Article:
Interfacial strengthening of metallic and ceramic alloys: a modelling framework for bridging length scales

Lead Research Organisation: King's College London
Department Name: Physics

Abstract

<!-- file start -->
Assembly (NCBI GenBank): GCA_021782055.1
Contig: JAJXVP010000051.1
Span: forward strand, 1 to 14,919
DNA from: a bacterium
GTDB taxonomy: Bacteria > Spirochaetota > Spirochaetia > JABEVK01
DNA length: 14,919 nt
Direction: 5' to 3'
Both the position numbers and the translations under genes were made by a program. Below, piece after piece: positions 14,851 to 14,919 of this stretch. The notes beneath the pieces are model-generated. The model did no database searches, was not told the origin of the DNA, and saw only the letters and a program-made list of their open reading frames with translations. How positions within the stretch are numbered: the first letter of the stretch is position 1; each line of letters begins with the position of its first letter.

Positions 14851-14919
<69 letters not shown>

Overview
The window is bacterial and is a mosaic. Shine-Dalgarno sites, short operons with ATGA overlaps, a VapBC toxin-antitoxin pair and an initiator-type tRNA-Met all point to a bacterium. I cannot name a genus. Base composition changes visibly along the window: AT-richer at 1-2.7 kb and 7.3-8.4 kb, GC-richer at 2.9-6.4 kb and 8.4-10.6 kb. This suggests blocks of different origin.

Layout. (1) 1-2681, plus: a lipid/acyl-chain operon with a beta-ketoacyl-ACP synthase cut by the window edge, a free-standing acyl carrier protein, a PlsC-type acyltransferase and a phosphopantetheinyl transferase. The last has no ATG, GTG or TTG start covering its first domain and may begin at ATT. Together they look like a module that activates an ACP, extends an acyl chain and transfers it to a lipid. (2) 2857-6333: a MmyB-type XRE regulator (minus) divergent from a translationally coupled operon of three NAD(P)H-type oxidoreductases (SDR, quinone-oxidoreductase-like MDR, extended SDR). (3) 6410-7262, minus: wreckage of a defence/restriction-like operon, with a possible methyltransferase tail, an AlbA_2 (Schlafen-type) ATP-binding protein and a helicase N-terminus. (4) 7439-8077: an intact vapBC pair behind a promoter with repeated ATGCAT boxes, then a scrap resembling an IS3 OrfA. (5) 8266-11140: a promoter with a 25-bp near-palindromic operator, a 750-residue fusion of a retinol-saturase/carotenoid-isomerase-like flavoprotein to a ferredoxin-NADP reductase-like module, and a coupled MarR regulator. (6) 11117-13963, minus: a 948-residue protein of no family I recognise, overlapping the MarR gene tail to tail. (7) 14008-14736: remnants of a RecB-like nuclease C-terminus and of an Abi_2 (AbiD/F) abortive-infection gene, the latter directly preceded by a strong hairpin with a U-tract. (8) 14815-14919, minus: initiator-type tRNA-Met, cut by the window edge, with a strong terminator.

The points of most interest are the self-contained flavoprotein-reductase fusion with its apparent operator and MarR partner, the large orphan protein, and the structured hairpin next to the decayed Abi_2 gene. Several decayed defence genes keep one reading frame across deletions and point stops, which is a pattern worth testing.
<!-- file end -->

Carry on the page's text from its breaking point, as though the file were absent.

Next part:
There is a highly successful tradition of the applied mechanics community providing underpinning modelling for new fields of Materials Science/Engineering. A UK team has been identified to develop new modelling approaches to bridge length scales between atomistics and the meso-level (on the order of microns), and between the meso and macroscopic levels. The importance of size effects in Materials Engineering is increasing due to the development of new fine-structure metallic alloys (e.g. nanostructured metallic alloys) and ceramic coatings on length scales in the range 1 Onm to 1 Omicrons. Conventional continuum descriptions fail to predict the dependence of strength upon microstructural size, and the associated evolution of microstructure with deformation. A variety of phenomenological nonlocal plasticity theories such as the Fleck and Hutchinson strain gradient theory have been proposed to predict size dependence in rate independent plasticity. It is now timely to develop multiscale physically-based modelling techniques in order to underpin and improve upon the phenomenological models, for both plasticity and creep.Modelling strategies are now reasonably well established for undertaking first-principle density functional theory calculations, molecular dynamics simulations, discrete dislocation dynamics simulations and continuum finite element calculations over limited domains of length and time scales. But gaps exist in the modelling space map, reflecting gaps in materials understanding, such as the strengthening mechanisms of grain boundaries leading to the Hall-Petch and inverse Hall-Petch effects. The main scientific objective of this project is to develop a hierarchy of methods involving information transfer from one level to the next. As a secondary objective, current modelling strategies will be extended to a wider range of length and time-scales.We plan to inject the physics through four levels of modelling with each level interconnected to the one above/below. The four levels of modelling are Level 1: Molecular dynamics calculations to connect atomistics to discrete dislocation. These calculations will allow for diffusion effects to be included in the discrete dislocation calculations and clarify the interaction between dislocations and interfaces. Level 2: Discrete dislocation and diffusion calculations to predict strength, creep resistance and fracture toughness dependence on grain size using the diffusion and interface reaction models developed in level 1. Level 3: Homogenisation techniques will be developed and applied to the underlying discrete dislocation model in order to identify a set of macroscopic equations for the relevant internal variables. Level 4: Development of robust macroscopic constitutive laws using the homogenisation calculations will be used to discriminate between the competing phenomenological theories. Finally, a limited set of experiments including room and high temperature torsion and bending experiments will be conducted in order to guide and validate the modellingThis project will lay the foundations for the sustainability of the UK's international reputation in micromechanical modelling. Strong collaborations will be extended with world-leading groups such as Harvard and Brown in the US and MPI Stuggart in Europe. Two 3-day workshops will be held in Cambridge mid-term and towards the end of the project. The purpose of these workshops will be to train the next generation of UK researchers and to help them develop links with the leading international groups. This, coupled with the direct training in a range of modelling strategies given to the researchers working on this proposal, will ensure that there is a strong base for the future development of materials modelling in the UK.